(3) "[I]n the spirit of serving a need, consideration has been given to the desirability of providing facilities for the unloading, icing, and shipment of fish from commercial craft for processing in Los Angeles. ..."

(4) "The use of Hueneme for private vessels or offshore oil use is only on the basis that it will be permitted if the Navy does not need the space. There is never any guarantee of availability. Here again the Pierpont Bay harbor would meet a big need."

From the foregoing examples and from evidence received at the trial, it is clear that while the basic character of the proposed development is recreational, consideration has been given to providing needed facilities as a harbor for refuge and for commercial purposes to the extent that such needs are now apparent, as well as to providing flexibility for expansion along such lines as future community needs, in correlation with statewide plans for shoreline development and improvement, may dictate.

If the district were already operating a commercial port [53 Cal. 2d 231] and as part of its over-all development plan contemplated the providing of facilities for mooring small craft, no question would be raised. However, in the future the district may be operating a complete commercial and industrial port, of which the present contemplated marina could be but a minor part. There is no prohibition against the construction of a marina as part of an over-all commercial port, and there is nothing in the statute that provides what port facilities or portions thereof must be acquired first. It follows that the fact that it is planned to construct a marina first does not deprive the district of its authority to construct it.

In this connection it is to be noted that section 6340 of the Harbors and Navigation Code authorizes a district to create a revenue bonded indebtedness for the acquisition and construction of any improvements or facilities contained within its powers. As no limitation is imposed upon the scope of the Ventura Port by any present plans or intention of the board of port commissioners, the contemplated marina appears as the initial phase in the acquisition and construction of a possible projected commercial port. Operation of the small-craft portion of the over-all port will produce revenue for the district for use in the acquisition and construction of full-scale commercial facilities should the need therefor be demonstrated. Thus, the right to issue revenue bonds for any improvement within the powers of the district makes clear the propriety of the issuance of the proposed bonds.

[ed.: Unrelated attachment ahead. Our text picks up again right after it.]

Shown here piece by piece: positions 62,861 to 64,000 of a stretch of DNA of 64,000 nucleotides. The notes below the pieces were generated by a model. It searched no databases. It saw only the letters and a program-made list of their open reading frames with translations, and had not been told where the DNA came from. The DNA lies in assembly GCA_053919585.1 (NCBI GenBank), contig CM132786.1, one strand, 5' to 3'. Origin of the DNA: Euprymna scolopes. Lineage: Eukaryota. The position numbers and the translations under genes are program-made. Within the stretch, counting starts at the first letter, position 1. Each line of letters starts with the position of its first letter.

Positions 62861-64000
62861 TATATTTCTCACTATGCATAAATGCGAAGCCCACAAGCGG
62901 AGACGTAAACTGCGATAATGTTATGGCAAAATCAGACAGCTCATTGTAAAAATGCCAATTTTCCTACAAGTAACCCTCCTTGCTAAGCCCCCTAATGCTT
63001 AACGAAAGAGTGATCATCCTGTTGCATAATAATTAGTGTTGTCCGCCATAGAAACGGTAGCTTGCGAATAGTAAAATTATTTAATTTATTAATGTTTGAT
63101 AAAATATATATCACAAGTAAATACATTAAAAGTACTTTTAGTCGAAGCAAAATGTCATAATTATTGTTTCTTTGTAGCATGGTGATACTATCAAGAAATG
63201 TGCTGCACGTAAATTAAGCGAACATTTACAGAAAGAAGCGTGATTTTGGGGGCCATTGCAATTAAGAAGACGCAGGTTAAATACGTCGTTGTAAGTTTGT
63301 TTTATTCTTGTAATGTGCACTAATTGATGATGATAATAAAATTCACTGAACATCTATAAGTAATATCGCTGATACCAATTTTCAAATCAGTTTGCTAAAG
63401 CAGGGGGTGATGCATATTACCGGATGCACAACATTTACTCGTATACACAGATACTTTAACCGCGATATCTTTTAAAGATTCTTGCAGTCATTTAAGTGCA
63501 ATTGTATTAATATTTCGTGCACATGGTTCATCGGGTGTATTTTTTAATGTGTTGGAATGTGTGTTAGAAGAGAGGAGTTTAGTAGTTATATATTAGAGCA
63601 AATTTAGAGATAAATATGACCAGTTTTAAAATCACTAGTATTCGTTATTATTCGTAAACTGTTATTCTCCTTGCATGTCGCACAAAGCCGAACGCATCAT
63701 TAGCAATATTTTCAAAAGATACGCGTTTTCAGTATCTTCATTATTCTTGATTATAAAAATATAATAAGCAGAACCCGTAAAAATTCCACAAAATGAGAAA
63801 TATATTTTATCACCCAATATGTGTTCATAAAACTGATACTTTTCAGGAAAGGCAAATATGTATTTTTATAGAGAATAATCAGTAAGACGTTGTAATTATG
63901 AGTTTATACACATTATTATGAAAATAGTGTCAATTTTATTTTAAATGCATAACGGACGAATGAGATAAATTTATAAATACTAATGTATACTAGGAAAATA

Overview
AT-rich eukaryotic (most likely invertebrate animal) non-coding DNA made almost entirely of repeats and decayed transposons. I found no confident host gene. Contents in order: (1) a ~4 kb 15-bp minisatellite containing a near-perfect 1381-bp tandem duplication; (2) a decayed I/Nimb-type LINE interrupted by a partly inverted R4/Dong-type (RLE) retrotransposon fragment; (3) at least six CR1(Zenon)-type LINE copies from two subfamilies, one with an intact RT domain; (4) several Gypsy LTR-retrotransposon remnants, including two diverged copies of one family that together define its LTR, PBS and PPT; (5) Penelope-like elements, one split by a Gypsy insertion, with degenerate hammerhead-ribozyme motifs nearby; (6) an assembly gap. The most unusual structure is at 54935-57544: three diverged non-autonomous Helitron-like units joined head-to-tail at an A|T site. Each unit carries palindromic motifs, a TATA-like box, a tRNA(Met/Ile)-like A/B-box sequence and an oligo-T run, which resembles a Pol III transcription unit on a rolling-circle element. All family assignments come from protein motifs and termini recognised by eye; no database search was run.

Under section 6301 the district "may do any work or make any improvement ... which will aid in the development or the improvement of navigation or commerce to or within the district." (Italics added.)

In Haggerty v. City of Oakland, 161 Cal. App. 2d 407 [326 P.2d 957], as part of the port development the Port Commission of the City of Oakland arranged for the construction of a convention and banquet building. The court approved the trial court's finding that such facility was a facility and aid "incidental to the development, promotion and operation of the port, harbor ... and to the furtherance of commerce, transportation, shipping and navigation. ..." (P. 413.)

It is evident that a convention hall is further removed from a facility for a commercial port than are the marina facilities herein contemplated. If a convention hall aids commerce and navigation, clearly so does a marina or small-craft harbor.

The Supreme Court of Rhode Island, in Opinion to the [53 Cal. 2d 232] Governor, 76 R.I. 365 [70 A.2d 817, 819-820], expressed the view that a small-craft harbor is an aid to commerce. The opinion, given in response to an inquiry from the Governor under a certain Development Authority Act, advised that the establishment and operation of a marina and an auditorium constituted public purposes within the intent of the act, which stated that the exercise of powers therein granted would be in all respects "... for the increase of its commerce and prosperity and for the improvement of its health and living conditions. ..." (Italics added.)